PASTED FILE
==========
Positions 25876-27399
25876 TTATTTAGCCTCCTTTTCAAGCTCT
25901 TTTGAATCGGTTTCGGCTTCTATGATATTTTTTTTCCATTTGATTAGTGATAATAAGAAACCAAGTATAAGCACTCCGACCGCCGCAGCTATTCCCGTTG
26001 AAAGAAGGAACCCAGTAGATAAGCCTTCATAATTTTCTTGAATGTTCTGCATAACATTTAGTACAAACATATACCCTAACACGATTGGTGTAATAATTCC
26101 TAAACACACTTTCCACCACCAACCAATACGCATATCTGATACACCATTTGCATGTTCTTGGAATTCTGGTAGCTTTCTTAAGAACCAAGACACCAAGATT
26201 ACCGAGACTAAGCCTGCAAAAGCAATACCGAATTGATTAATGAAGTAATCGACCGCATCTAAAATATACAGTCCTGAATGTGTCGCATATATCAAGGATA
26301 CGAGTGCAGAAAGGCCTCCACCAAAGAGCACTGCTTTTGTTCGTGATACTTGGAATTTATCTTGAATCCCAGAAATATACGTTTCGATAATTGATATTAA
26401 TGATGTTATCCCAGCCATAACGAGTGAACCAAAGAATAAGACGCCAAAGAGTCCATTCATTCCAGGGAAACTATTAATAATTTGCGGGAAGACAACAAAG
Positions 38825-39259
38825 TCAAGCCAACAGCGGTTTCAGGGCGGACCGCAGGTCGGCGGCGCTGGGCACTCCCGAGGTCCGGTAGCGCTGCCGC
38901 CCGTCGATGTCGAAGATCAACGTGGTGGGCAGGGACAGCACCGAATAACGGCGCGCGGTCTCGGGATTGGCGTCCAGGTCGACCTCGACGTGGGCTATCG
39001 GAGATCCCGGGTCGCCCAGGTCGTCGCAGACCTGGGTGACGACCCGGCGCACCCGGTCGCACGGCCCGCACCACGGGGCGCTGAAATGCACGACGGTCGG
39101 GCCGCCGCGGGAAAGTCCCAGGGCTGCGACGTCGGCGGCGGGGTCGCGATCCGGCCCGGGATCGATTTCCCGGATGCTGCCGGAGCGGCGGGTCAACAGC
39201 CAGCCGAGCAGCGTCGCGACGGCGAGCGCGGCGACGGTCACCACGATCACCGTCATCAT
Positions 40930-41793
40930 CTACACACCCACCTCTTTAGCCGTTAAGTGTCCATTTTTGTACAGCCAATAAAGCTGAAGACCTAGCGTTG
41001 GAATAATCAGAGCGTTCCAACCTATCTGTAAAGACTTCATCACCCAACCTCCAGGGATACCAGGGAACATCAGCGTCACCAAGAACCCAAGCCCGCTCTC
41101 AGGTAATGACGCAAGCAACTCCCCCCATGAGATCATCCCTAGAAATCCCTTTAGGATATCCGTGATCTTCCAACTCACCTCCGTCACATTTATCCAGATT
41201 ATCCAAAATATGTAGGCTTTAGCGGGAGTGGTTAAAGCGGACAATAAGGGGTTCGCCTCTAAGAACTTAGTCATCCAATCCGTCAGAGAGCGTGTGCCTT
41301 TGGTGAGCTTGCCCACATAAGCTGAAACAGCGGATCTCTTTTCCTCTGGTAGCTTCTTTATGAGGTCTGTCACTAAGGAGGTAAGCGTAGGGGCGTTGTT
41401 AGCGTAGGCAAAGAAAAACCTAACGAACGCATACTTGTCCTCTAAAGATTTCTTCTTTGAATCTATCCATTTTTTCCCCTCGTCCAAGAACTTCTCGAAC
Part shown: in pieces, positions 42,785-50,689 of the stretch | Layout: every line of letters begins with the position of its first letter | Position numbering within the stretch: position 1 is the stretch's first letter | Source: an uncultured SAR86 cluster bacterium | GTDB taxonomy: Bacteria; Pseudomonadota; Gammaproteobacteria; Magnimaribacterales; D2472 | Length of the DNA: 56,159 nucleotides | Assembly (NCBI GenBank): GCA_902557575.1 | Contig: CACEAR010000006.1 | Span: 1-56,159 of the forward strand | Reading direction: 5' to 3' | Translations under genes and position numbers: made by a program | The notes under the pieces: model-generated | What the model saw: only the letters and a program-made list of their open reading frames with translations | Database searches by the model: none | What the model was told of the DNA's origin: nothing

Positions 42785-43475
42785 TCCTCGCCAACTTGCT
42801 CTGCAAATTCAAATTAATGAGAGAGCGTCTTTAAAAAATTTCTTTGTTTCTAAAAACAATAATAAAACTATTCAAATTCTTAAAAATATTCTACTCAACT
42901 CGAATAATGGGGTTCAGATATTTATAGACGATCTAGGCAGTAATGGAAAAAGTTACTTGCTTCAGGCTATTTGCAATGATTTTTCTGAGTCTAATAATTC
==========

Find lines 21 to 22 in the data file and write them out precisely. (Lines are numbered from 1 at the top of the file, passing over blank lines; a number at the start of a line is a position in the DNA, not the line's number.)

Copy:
41401 AGCGTAGGCAAAGAAAAACCTAACGAACGCATACTTGTCCTCTAAAGATTTCTTCTTTGAATCTATCCATTTTTTCCCCTCGTCCAAGAACTTCTCGAAC
Part shown: in pieces, positions 42,785-50,689 of the stretch | Layout: every line of letters begins with the position of its first letter | Position numbering within the stretch: position 1 is the stretch's first letter | Source: an uncultured SAR86 cluster bacterium | GTDB taxonomy: Bacteria; Pseudomonadota; Gammaproteobacteria; Magnimaribacterales; D2472 | Length of the DNA: 56,159 nucleotides | Assembly (NCBI GenBank): GCA_902557575.1 | Contig: CACEAR010000006.1 | Span: 1-56,159 of the forward strand | Reading direction: 5' to 3' | Translations under genes and position numbers: made by a program | The notes under the pieces: model-generated | What the model saw: only the letters and a program-made list of their open reading frames with translations | Database searches by the model: none | What the model was told of the DNA's origin: nothing